Another title song, which is terrific, especially when played live is “Dreamboat Annie.” Here is a sample:

Heading out this morning into the sun
Riding on the diamond waves, little darlin’ one

Warm wind caress her
Her lover it seems
Oh, Annie
Dreamboat Annie, ship of dreams
Oh, Annie
Dreamboat Annie, little ship of dreams

Nancy usually sang harmony in the chorus to many songs. Her voice is good and she should have sung more lead on occasion. One of her better songs is “These Dreams.” It should not be lost on others, that dreams play a hand in several songs. Here are Nancy’s words.

Is it cloak and dagger?
Could it be spring or fall?
I walk without a cut
Through a stained glass wall
(Weaker in my eyesight)

Weaker in my eyesight
The candle in my grip
(Words that have no form)
And words that have no form
Are fallin’ from my lips

These dreams go on when I close my eyes
Every second of the night I live another life
These dreams that sleep when it’s cold outside
Every moment I’m awake the further I’m away
(Further I’m away)

After some time away from the charts, Heart came back big in the late 1980’s with “Alone” which showed the world that Ann was still a big time voice. This song needs little discussion and is quite apparent in its meaning.

I hear the tickin’ of the clock
I’m lying here the room’s pitch dark
I wonder where you are tonight
No answer on the telephone
And the night goes by so very slow
Oh I hope that it won’t end though, Alone

Till now I always got by on my own
I never really cared until I met you
And now it chills me to the bone
How do I get you alone?
How do I get you alone?

A song that many may not know which I have always enjoyed is “Mistral Wind.” Especially, when played live, this song resonates with me. In addition to dreams, references to the sea are often used in their songs. Here is taste:

No wind when I took the watch, my ship was still waitin’
I lay on that mirrored sky, a restless sail waitin’ I closed my eyes, said the words of will for the gentle breathin’
That moves the sea, make my sails fill

Whisper waves cloud the glass, awake at last like a lover
It rushed around the talkin’ sweet, roll over, roll over, roll over
And in my ear he blew his name, it sound so strange
But I heard it plain mistral, mistral wind

The double entendres abound in this one as well. Sometimes, they are plain-spoken about desire, but they are equally adroit at the subtle. That is part of their great appeal. This final song and the title of the post is in the former category. It is exactly as the title implies. “Straight on for You” may be my favorite Heart song, if I can have only one (a link is below to a late in their career live performance of this song).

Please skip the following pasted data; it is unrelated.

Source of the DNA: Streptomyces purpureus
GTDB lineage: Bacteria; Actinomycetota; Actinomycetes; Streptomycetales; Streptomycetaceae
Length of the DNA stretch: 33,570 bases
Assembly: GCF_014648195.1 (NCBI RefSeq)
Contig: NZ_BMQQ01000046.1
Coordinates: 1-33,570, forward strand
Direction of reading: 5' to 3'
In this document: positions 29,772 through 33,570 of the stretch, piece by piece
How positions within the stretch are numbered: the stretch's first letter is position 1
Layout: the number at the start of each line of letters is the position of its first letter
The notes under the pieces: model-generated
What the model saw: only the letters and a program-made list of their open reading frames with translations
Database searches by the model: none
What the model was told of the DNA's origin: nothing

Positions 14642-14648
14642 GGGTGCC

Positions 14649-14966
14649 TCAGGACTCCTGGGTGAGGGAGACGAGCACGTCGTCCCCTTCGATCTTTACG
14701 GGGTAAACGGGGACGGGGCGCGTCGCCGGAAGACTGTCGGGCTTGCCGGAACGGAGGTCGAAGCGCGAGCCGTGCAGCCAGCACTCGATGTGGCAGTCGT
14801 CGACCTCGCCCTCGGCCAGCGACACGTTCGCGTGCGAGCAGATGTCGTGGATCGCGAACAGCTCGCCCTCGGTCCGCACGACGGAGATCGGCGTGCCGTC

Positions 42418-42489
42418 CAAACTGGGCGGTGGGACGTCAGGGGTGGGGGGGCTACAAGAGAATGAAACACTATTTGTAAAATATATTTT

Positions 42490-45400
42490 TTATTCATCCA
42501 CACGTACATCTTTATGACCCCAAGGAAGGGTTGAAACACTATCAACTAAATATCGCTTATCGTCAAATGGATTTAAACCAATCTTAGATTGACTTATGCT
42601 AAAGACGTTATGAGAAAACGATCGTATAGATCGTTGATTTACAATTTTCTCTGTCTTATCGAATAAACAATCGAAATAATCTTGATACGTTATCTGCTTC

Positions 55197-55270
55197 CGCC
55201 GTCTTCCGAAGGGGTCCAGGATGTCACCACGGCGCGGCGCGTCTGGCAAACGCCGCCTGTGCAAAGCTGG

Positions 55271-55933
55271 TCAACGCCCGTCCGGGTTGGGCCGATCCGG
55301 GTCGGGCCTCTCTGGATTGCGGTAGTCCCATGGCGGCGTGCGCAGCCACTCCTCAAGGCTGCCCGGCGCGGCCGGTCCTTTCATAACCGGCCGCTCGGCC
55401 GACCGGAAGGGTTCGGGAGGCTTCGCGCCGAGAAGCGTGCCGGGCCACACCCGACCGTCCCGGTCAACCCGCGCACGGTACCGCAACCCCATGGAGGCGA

Quite some time, I’ve been sittin’ it out. Didn’t take no chances, I was a prisoner of doubt.

 I knocked down the wailin’ wall, ain’t no sin. Got the feel of fortune, deal me in

Comin’ straight on for you, you made my mind. Now I’m stronger, now I’m comin’ through. Straight on, straight on for you. Straight on for you.

The song is about taking a chance. A lyric in a later verse describes “what the winner don’t know, the gambler understands.” Initially, she is a prisoner of doubt and won’t dare to take a chance. But, then she realizes, if I want this person to be mine, I better take a chance. I might lose, but by God I better try.

And, that may be the best way to think about life. Earlier, I wrote about a recurring theme of Crosby, Stills, Nash and Young of taking a chance and not sitting on the shore (there is that sea analogy again). Ann and Nancy took a chance and still do. They became one of the greatest rock and roll bands ever (a Wikipedia summary can be linked to below). Plus, I think they still have some more they can come “straight on for us” with. Many thanks ladies. You are the best.

Heart – Straight On (from Night At Sky Church) – Bing video

List of Heart band members – Wikipedia

Dialogue by Chicago – the words still matter (a reprise)

Robert Lamm, of the wonderful band Chicago, penned a song more than forty years ago called “Dialogue” that could still ring true today. The song resonates with me and is one of my personal favorites of the band because of its theme and musicality, but also the fact Lamm and lead singer Peter Cetera sang it as a dialogue. Two guys talking about the problems in the world. Here are the words:

Are you optimistic ’bout the way things are going?
No, I never ever think of it at all
Don’t you ever worry
When you see what’s going down?
No, I try to mind my business, that is, no business at all
When it’s time to function as a feeling human being
Will your bachelor of arts help you get by?
I hope to study further, a few more years or so
I also hope to keep a steady high
Will you try to change things
Use the power that you have, the power of a million new ideas?
What is this power you speak of and this need for things to change?

I always thought that everything was fine
Don’t you feel repression just closing in around?
No, the campus here is very, very free
Don’t it make you angry the way war is dragging on?
Well, I hope the president knows what he’s into, I don’t know
Don’t you ever see the starvation in the city where you live
All the needless hunger all the needless pain?
I haven’t been there lately, the country is so fine
But my neighbors don’t seem hungry ’cause they haven’t got the time

Thank you for the talk, you know you really eased my mind
I was troubled by the shapes of things to come
Well, if you had my outlook your feelings would be numb
You’d always think that everything was fine

We can make it happen
We can change the world now
We can save the children
We can make it better
We can make it happen
We can save the children
We can make it happen